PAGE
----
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Brooklyn Health Partners jilted by LICH

Stephon Johnson | 5/8/2014, 12:33 p.m.
Just when you thought the Long Island College Hospital (LICH) was nearing its conclusion, the winning bidder has met a ...
LICH

Just when you thought the Long Island College Hospital (LICH) was nearing its conclusion, the winning bidder has met a road block.

With negotiations allegedly falling through between Brooklyn Health Partners (BHP) and SUNY Downstate Medical Center, New York City Mayor Bill de Blasio called on SUNY to open negotiations with other bidders in the hopes of preserving health care services at LICH and not deny 75,000 Brooklynites a neighborhood health care facility.

“Our mission is to save and protect continuous, high-level health care at Long Island College Hospital, and this is the heart of the agreement made between SUNY and the community earlier this year,” said de Blasio. “To make good on this promise, those proposals that are unable to deliver health care at LICH should be bypassed, and those that can must be engaged. I urge SUNY to open a new dialogue with additional bidders so health care can be saved at this facility for tens of thousands of New Yorkers.” 

De Blasio’s suggestion that SUNY Downstate reopen the bid comes after reports that BHP’s proposal won’t meet the requirements of a settlement between community activists and elected officials.

Last month, SUNY announced the beginnings of negotiations on transferring ownership of LICH to BHP, who outlasted eight other proposals in the process. BHP, whose bid is worth $250 million, plans to maintain the facility as a full-time hospital, and part of the property would be assigned for commercial and residential use.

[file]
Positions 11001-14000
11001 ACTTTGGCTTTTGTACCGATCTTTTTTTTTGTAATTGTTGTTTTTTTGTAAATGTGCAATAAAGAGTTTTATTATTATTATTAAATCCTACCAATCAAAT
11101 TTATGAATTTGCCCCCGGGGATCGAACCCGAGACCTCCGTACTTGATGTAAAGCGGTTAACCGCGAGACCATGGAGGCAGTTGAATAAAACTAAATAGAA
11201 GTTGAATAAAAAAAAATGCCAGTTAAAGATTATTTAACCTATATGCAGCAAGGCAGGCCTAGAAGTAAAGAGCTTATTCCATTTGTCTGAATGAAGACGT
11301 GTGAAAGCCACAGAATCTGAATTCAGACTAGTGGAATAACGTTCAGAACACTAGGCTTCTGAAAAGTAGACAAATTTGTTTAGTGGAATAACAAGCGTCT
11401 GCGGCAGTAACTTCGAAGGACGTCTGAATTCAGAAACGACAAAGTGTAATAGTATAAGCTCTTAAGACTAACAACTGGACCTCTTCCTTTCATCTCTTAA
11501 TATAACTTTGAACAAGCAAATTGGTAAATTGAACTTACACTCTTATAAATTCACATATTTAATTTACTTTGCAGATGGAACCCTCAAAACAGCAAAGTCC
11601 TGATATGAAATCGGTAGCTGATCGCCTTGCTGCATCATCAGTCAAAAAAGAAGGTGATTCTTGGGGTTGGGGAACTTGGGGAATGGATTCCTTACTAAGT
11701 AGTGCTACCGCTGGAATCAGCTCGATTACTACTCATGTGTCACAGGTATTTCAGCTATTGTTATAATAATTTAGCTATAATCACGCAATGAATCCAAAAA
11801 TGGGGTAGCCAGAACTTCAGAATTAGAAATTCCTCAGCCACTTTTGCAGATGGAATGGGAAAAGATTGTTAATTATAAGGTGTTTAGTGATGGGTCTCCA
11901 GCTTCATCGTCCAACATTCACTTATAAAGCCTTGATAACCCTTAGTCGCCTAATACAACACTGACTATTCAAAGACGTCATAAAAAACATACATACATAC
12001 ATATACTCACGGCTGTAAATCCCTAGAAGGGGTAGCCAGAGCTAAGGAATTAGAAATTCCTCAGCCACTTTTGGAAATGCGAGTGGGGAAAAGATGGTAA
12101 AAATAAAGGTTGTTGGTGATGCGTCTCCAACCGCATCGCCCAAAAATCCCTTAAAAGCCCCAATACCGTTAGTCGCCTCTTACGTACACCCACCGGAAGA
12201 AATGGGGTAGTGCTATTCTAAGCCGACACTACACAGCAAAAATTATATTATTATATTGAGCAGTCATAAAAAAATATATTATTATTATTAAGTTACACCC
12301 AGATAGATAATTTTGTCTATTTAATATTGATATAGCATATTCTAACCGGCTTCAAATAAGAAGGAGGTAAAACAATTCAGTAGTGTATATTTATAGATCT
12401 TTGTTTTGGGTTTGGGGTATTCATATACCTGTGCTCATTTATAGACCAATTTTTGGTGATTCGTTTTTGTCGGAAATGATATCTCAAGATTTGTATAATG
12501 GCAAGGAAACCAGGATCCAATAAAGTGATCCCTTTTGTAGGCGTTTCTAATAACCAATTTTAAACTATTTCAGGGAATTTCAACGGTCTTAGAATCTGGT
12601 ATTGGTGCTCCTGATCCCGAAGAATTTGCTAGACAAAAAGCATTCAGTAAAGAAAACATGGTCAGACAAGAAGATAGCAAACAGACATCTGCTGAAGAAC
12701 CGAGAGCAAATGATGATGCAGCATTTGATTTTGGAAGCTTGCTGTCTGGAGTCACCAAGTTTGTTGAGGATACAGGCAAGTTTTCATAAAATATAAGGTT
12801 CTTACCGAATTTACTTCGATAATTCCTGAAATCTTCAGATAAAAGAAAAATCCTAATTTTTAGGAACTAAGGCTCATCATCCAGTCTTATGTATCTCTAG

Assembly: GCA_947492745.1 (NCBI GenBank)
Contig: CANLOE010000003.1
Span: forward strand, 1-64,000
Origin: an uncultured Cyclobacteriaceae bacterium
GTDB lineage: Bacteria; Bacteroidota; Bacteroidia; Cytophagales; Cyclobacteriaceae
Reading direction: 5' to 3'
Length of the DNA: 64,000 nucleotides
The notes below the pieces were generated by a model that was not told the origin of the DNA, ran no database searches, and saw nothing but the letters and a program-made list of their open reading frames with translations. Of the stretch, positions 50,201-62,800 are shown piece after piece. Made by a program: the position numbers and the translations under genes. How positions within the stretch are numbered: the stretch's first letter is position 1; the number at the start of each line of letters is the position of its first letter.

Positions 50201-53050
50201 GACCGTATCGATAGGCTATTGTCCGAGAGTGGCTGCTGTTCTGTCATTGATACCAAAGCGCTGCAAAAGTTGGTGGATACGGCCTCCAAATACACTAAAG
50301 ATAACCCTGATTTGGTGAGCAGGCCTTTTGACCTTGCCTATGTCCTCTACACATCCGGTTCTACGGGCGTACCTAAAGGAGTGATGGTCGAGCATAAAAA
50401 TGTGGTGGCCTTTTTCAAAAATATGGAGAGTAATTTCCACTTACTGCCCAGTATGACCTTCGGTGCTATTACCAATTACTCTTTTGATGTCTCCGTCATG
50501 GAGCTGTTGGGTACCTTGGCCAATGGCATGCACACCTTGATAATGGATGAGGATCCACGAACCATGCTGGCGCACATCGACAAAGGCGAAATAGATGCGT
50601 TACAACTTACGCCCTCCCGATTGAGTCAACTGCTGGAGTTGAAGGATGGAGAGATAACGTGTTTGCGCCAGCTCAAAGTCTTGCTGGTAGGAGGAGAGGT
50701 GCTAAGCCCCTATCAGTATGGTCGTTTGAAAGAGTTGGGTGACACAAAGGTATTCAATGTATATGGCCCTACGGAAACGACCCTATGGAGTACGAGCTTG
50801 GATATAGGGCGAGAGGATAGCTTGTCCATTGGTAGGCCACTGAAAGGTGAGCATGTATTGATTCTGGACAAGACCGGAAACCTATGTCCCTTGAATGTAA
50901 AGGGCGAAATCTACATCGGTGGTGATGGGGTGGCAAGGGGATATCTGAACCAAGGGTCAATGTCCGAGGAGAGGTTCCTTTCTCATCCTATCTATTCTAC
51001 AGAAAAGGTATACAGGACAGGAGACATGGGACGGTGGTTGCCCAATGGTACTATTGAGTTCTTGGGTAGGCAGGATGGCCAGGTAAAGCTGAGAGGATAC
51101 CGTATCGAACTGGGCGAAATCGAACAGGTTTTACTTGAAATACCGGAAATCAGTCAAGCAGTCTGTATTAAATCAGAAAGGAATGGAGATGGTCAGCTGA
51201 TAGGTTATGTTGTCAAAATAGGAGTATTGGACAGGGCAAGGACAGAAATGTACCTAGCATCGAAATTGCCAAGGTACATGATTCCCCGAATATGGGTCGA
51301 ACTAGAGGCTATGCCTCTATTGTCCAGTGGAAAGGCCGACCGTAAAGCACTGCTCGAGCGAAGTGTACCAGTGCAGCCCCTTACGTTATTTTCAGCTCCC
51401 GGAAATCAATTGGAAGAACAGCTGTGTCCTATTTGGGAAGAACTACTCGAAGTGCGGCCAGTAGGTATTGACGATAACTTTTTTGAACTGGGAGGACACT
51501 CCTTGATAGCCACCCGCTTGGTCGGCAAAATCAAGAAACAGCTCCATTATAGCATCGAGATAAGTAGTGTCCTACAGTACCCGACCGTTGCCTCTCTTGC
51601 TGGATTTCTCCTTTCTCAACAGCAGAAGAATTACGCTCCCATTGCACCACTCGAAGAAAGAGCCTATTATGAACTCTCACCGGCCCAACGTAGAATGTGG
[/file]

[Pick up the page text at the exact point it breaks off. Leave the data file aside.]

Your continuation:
BHP’s proposed construction of a “Brooklyn Medical District” would include a 300- to 400-bed hospital and the utilization of reconstructed buildings for inpatient services, including medical and surgical; pediatrics; intensive care; coronary care; maternity; pediatric intensive care unit; physical medicine and rehabilitation; adult inpatient psychiatry; and outpatient services, including emergency, ambulance, prenatal and family planning, primary and specialty care, rehabilitation therapy, ambulatory and mental health.

LICH came close to closing last summer, but activists, community leaders, the New York State Nurses Association and de Blasio (who was the city public advocate at the time) underwent legal action to prevent closure.

But BHP says that SUNY isn’t playing fair and hasn’t negotiated in good faith from the start. BHP filed a complaint with the Brooklyn Supreme Court, arguing that SUNY is torpedoing talks and imposing arbitrary deadlines and requirements on the transfer process. The winning bidder said SUNY failed to provide the company with a draft of a lease for the temporary hospital facility. BHP feels that the decision to possibly move on is premature. According to reports, BHP officials feel that getting the law involved is the only way for SUNY to act right.

In a letter to SUNY sent to the AmNews, BHP asked for an extension of the deadline to complete the transaction.

But another bidder who lost out isn’t giving up on their chance to access LICH just yet.

According to reports, private equity firm Trindade Value Partners told SUNY officials last week that they would add $90 million to its LICH bid to keep the facility under new management in order to cover any possible operating losses or pension liabilities or other related liabilities for a one-year period under a temporary operator. The offer to sweeten the bid, however, might be invalid under the settlement’s terms. Also, like BHP, Trindade doesn’t have a hospital partner.

That left community organizations like the Wyckoff Gardens Residents Association out in the cold wagging their fingers at SUNY. In a emailed statement to the AmNews, the group said they were “deeply disappointed that SUNY has chose to terminate negotiations with Brooklyn Health Partners. In light of BHP producing all of their requested documents and the $25 million down payment, we will be meeting with the other plaintiffs to determine how to best respond for our last best chance for a full-service hospital, as was the goal of the stipulation order signed by SUNY.”